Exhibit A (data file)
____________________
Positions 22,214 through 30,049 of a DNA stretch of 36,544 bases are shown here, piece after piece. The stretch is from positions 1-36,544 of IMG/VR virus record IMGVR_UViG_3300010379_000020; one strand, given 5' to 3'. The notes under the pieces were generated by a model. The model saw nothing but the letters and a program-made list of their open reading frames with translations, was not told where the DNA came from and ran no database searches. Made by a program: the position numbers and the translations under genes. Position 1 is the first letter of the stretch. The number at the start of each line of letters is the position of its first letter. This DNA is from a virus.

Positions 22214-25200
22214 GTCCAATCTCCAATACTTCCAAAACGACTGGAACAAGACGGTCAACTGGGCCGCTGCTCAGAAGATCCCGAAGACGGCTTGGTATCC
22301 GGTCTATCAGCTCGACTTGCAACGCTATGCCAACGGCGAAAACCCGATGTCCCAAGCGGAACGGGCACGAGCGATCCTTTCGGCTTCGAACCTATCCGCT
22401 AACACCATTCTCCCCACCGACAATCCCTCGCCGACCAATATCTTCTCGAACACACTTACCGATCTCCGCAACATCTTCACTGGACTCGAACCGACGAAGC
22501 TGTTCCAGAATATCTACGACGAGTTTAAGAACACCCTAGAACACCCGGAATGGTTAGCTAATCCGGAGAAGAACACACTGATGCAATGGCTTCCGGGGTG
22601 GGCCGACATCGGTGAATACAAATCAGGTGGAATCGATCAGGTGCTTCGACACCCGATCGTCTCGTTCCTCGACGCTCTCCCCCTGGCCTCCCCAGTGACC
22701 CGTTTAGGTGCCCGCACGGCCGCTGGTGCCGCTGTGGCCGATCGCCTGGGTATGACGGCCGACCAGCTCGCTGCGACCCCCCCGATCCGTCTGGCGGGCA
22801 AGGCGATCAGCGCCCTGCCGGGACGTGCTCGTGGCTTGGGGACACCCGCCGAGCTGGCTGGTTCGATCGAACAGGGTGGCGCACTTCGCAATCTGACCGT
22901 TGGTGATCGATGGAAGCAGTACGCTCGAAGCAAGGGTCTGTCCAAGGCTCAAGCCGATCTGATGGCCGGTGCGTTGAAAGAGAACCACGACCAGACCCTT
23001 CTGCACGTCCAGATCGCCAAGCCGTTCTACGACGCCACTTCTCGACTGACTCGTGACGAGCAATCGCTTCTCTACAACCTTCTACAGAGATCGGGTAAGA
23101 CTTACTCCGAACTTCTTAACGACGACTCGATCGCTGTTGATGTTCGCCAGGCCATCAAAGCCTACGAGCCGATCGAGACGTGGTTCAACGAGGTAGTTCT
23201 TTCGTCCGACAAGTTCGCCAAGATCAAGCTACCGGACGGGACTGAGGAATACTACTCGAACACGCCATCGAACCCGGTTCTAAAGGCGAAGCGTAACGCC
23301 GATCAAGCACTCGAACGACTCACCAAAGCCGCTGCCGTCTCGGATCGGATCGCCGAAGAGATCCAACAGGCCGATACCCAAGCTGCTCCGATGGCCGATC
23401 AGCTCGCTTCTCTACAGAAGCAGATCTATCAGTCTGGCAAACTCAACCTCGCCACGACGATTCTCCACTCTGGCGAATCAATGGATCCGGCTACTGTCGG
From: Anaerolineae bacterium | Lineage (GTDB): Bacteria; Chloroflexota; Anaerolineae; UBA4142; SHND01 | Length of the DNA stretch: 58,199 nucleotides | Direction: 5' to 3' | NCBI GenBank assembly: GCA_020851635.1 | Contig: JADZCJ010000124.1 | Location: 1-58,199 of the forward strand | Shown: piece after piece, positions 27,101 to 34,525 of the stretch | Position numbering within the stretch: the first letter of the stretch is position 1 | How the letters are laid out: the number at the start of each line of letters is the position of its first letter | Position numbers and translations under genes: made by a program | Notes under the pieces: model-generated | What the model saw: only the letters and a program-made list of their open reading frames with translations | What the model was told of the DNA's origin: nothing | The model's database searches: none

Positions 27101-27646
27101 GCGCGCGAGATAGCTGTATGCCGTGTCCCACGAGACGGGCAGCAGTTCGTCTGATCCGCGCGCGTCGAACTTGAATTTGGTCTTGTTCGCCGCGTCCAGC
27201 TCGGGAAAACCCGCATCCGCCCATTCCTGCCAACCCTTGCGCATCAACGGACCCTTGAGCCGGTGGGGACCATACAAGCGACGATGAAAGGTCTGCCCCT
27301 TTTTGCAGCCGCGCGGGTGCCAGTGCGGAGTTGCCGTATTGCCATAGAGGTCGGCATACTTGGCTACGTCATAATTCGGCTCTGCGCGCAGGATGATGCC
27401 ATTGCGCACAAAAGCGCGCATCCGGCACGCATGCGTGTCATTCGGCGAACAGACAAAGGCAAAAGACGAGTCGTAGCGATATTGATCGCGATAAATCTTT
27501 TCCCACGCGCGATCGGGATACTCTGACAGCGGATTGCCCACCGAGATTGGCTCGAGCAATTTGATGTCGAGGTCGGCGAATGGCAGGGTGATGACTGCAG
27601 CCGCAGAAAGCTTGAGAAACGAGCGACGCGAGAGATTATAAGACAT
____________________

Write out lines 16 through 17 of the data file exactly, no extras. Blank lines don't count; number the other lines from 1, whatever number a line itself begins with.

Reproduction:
From: Anaerolineae bacterium | Lineage (GTDB): Bacteria; Chloroflexota; Anaerolineae; UBA4142; SHND01 | Length of the DNA stretch: 58,199 nucleotides | Direction: 5' to 3' | NCBI GenBank assembly: GCA_020851635.1 | Contig: JADZCJ010000124.1 | Location: 1-58,199 of the forward strand | Shown: piece after piece, positions 27,101 to 34,525 of the stretch | Position numbering within the stretch: the first letter of the stretch is position 1 | How the letters are laid out: the number at the start of each line of letters is the position of its first letter | Position numbers and translations under genes: made by a program | Notes under the pieces: model-generated | What the model saw: only the letters and a program-made list of their open reading frames with translations | What the model was told of the DNA's origin: nothing | The model's database searches: none

Positions 27101-27646